When Equifax, a U.S.-based multinational that is a major provider of business information, first contacted AxonAxis, the Chilean company, Equifax said it wanted to investigate why its small Latin American rival was doing extraordinarily well. AxonAxis was not totally surprised by the call. What’s more, the Chilean firm sensed the real reason behind it. Thus began a conversation between two companies. Over time, their contacts turned into an extensive negotiation that culminated in the sale of AxonAxis to Equifax in May 2010, transforming AxonAxis into a major success story for Chile’s IT sector.

AxonAxis began in 2005 as a technological undertaking through knowledge gained at universities, the vast technological experience of its partners, and contributions from public- and private-sector capital. In just four years, AxonAxis emerged as a leading provider of data integration solutions via Web services, as well in Service Oriented Architecture (SOA). But AxonAxis’ greatest achievement was to capture the attention of Equifax, a major global player, by becoming a threat to the multinational within Latin America.
AxonAxis faced significant challenges along the road being acquired by Equifax. In an interview with Universia Knowledge at Wharton, Marcos Almendras, an engineer who became managing director of AxonAxis, talked about the valuable experience his company acquired in Latin America. Almendras, who earned a master’s degree in information technology, has been awarded the “Successful Youth 2010” prize by Diario Financiero, the Chilean newspaper.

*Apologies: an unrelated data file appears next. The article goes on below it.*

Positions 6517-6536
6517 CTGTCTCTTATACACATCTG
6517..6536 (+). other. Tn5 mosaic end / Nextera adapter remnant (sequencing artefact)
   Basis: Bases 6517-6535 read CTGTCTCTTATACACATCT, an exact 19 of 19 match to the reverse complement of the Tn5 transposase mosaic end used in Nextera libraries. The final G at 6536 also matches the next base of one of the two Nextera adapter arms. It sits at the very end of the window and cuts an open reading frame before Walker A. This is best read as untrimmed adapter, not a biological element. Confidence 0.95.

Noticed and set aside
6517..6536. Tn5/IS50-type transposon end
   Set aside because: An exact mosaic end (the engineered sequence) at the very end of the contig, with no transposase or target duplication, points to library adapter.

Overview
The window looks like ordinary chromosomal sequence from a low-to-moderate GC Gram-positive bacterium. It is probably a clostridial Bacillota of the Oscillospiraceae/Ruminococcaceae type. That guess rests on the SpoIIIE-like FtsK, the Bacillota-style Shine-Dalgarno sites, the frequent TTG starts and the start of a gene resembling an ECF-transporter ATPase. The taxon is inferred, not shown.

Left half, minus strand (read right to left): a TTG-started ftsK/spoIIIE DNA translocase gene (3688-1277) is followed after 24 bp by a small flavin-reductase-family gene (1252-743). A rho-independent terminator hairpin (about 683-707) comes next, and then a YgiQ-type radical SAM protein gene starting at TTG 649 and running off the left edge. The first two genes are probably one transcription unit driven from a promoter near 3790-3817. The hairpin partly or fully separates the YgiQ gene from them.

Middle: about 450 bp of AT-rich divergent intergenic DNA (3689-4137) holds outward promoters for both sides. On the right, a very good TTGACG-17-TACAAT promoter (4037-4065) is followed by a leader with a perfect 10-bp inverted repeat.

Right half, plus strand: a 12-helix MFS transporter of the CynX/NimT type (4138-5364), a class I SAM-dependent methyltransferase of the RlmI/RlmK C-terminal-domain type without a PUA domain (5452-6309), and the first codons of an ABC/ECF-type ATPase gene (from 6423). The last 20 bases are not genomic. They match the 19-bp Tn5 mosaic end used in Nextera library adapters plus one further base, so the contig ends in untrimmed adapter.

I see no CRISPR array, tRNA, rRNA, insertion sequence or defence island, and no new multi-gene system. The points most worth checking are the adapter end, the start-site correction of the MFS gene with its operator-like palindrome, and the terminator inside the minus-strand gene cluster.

Universia-Knowledge at Wharton: How was the business concept behind AxonAxis born? And what role did the environment at Adolfo Ibáñez University, where you earned your MBA, play in the birth of the company?
Marcos Almendras: The idea was born in March 2005 when I shared a lunch with my partners, Roberto Musso and Hernan Orellana. The three of us had been inspired by a book called Out of the Box: Strategies for Achieving Profits Today and Growth Tomorrow Through Web Services [by John Hagel III and John Seely Brown].  We were convinced that Web services were going to turn into a strong market trend, the way Cloud Computing is right now. We saw a business opportunity and we decided to set up a company. I remember that as the conversation flowed, we were writing down our ideas on a napkin.
Our vision was to turn ourselves into a superhighway of information that integrated suppliers of data with those who demanded business information, by using Web services. The value of the business would be that the entire process of buying and selling business information would be completely online, automatic, low-cost and secure.